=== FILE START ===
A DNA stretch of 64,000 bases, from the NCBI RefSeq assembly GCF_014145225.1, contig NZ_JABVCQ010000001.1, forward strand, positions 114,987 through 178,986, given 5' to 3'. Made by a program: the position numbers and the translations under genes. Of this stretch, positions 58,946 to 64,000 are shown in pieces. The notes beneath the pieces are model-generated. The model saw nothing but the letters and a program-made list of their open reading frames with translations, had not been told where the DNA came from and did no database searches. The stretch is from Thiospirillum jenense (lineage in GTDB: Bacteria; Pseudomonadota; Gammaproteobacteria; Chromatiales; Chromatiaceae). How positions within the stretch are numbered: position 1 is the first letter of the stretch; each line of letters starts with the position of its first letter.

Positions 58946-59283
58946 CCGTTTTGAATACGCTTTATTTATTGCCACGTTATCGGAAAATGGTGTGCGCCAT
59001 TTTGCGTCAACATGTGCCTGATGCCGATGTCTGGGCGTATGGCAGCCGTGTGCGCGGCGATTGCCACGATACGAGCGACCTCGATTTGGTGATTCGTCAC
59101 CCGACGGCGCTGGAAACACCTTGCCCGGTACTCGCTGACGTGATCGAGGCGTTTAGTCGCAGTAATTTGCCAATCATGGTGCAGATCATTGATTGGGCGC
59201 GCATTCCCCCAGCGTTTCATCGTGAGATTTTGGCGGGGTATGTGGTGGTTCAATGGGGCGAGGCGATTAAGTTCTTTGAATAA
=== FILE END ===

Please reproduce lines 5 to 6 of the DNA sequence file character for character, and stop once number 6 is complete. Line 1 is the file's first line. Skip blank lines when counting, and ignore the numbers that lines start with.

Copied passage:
59101 CCGACGGCGCTGGAAACACCTTGCCCGGTACTCGCTGACGTGATCGAGGCGTTTAGTCGCAGTAATTTGCCAATCATGGTGCAGATCATTGATTGGGCGC
59201 GCATTCCCCCAGCGTTTCATCGTGAGATTTTGGCGGGGTATGTGGTGGTTCAATGGGGCGAGGCGATTAAGTTCTTTGAATAA